As the music starts, the dancer’s body is cool and dry. The dancer is clothed in a colorful costume, a form-fitting second skin. Moves are rhythmic and effortless, rehearsed a thousand times until muscle memory replays them without flaw.
The exertion causes the body’s core temperature to rise. Beads of sweat trickle down the dancer’s forehead, neck and back. The fabric of the costume, genetically modified and made of bacteria, responds to the dancer’s overheating state by opening a series of vents and allowing more air to cool the body. To see it without understanding the science behind it, one might call it magic.
The magic of Carnegie Mellon University’s Lining Yao.
Reflecting the nature around us, Lining Yao’s Morphing Matters Lab works to create responsive materials to improve the human condition.
Yao, an assistant professor at CMU’s Human-Computer Interaction Institute , is the director of the Morphing Matter Lab. Yao created the dancer’s bodysuit, a responsive material that opens cooling vents in response to a rise in body temperature, flat pasta that can take shapes when cooked, and flat-furniture that can self-assemble.
"In the field of morphing matter, materials are responsive and programmable," Yao said. "The pasta responds to water and swells. That’s the way it transforms. The plastics we use all have shape memory. They can morph using heat."
Yao’s lab aims to invent new responsive materials, as well as the advanced manufacturing techniques required to create products that utilize those materials to enhance the real world. Yao estimates that flat macaroni pasta can save 62 percent of packing space for shipping, creating a huge cost-and-space-savings.
"It empowers people to rethink how food could be cooked and consumed while saving resources for packing and shipping," Yao said. "This pasta could be rapidly deployed to disaster sites and even valuable for space travel. If we’re talking about a multiyear mission to Mars, space aboard the shuttle will be at a premium."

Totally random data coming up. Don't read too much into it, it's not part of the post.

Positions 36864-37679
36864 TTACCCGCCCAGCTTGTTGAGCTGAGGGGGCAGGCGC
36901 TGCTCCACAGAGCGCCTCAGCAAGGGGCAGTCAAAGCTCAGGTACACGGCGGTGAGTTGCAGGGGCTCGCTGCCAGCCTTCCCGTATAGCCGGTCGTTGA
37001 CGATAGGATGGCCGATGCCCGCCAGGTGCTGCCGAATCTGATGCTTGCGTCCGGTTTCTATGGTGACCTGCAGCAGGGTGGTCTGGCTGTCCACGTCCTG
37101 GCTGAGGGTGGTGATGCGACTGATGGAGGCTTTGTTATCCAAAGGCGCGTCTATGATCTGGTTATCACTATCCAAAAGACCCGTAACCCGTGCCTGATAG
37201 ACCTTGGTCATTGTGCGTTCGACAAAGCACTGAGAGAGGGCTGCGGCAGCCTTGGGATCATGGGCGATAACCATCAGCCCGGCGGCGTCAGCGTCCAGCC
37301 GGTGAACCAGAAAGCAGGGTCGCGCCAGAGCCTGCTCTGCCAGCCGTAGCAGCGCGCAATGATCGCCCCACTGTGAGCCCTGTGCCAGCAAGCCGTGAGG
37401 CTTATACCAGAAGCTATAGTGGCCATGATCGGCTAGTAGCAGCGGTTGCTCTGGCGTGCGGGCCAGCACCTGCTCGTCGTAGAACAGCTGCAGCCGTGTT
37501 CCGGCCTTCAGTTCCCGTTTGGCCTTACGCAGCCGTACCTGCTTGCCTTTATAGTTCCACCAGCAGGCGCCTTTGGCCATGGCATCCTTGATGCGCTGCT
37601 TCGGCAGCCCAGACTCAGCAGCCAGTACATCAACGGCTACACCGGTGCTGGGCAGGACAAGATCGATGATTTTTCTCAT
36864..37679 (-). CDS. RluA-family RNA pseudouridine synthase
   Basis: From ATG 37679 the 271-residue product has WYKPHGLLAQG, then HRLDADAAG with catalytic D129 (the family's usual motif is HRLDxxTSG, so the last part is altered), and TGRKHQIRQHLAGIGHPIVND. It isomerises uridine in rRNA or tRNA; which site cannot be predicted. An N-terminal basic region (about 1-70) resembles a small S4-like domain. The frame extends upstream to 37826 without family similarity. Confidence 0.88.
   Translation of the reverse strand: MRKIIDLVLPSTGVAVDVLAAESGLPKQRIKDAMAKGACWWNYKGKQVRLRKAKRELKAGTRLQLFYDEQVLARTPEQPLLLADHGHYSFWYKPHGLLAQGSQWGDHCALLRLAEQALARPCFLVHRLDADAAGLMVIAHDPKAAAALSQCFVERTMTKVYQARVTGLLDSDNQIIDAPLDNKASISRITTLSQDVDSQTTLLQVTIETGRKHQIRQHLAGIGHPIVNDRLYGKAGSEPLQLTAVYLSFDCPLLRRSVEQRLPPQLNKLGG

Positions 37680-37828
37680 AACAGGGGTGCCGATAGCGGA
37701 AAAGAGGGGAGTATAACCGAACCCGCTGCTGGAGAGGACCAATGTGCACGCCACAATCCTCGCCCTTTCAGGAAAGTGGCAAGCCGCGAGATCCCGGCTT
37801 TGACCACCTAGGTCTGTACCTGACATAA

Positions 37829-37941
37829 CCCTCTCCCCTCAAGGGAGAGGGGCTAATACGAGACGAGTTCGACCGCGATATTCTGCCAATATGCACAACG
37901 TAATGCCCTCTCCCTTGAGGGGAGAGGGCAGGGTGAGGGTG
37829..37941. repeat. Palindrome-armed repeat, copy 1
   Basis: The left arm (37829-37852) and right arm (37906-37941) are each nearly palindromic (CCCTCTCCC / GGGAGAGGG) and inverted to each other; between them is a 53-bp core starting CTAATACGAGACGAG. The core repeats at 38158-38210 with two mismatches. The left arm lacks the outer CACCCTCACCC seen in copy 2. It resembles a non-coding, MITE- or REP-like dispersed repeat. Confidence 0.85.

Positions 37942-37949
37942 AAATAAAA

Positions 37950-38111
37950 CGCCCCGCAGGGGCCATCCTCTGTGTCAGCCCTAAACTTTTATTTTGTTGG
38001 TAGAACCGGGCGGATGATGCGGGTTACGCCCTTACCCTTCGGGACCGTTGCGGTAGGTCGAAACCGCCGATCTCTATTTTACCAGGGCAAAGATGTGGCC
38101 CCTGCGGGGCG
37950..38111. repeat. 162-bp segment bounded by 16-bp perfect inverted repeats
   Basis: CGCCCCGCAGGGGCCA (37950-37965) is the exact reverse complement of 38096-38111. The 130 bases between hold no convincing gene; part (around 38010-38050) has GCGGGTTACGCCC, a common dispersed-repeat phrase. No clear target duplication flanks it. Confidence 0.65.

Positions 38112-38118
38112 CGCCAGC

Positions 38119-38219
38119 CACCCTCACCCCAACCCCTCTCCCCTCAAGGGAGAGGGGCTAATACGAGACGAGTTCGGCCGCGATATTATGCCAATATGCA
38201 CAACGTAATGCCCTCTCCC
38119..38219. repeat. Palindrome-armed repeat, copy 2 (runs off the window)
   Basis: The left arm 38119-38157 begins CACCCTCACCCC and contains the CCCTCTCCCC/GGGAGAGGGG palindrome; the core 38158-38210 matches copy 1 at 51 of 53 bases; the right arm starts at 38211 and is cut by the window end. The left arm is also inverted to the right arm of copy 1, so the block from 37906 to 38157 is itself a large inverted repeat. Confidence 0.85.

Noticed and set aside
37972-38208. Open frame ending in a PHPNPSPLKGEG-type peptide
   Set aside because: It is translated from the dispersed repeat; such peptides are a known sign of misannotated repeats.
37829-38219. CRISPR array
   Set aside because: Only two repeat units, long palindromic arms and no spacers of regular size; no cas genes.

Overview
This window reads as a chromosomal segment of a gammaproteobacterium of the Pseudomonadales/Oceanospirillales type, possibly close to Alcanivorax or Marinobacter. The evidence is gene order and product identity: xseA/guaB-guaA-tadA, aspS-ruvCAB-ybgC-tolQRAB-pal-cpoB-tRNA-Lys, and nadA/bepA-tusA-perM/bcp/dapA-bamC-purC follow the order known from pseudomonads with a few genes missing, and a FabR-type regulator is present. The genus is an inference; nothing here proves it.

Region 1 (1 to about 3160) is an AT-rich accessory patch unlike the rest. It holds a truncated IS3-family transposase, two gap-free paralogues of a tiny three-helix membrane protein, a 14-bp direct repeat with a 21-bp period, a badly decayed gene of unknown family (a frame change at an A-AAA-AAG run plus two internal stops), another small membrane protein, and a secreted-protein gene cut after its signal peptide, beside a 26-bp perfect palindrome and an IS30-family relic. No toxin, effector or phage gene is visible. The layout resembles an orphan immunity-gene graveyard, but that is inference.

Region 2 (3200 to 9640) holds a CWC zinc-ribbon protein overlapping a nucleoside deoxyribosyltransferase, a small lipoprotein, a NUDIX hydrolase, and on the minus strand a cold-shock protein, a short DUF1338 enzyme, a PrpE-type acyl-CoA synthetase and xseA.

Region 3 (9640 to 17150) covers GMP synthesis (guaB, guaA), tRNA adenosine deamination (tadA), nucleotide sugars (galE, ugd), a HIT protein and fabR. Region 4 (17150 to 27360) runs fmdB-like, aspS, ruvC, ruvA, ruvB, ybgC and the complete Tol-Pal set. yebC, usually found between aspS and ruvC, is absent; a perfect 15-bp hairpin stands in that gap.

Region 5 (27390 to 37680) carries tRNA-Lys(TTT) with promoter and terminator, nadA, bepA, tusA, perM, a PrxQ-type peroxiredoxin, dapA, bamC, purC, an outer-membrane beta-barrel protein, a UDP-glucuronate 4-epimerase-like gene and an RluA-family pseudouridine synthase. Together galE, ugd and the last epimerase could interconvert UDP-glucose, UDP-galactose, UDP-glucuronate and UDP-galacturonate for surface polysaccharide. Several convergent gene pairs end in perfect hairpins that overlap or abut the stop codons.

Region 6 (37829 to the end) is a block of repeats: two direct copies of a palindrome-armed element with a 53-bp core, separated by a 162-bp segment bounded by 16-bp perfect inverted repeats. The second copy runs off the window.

A thin layer of conducting thermoplastic, applied to common paper with an inexpensive 3D printer or even painted by hand, serves as a low-cost, reversible actuator. When an electrical current is applied, the thermoplastic heats and expands, causing the paper to bend or fold; when the current is removed, the paper returns to a pre-determined shape.
One of the challenges presented by morphing matter is the complexity of its creation. A single self-shaping chair project requires design experts to create the shape of the chair, material scientists to shape the thermoplastic, and mechanical engineers to build the smart-machine for assembly. Projects that involve sensing, control or electronics require electrical engineers.
"I think the merging of so many disciplines in order to rethink what can be done to manipulate physical matter is exciting," Yao said. "Bringing more computation aspects into the design of morphing matter is a unique asset that Carnegie Mellon offers."
Yao is delivering a talk at the SXSW conference called " Morphing into the Future: ’Shapeshifter’ Materials " on March 12. "I’m excited to share the concept of morphing matter with the SXSW audience. A diverse community with backgrounds ranging from art to science could give birth to new directions for the future of morphing matter."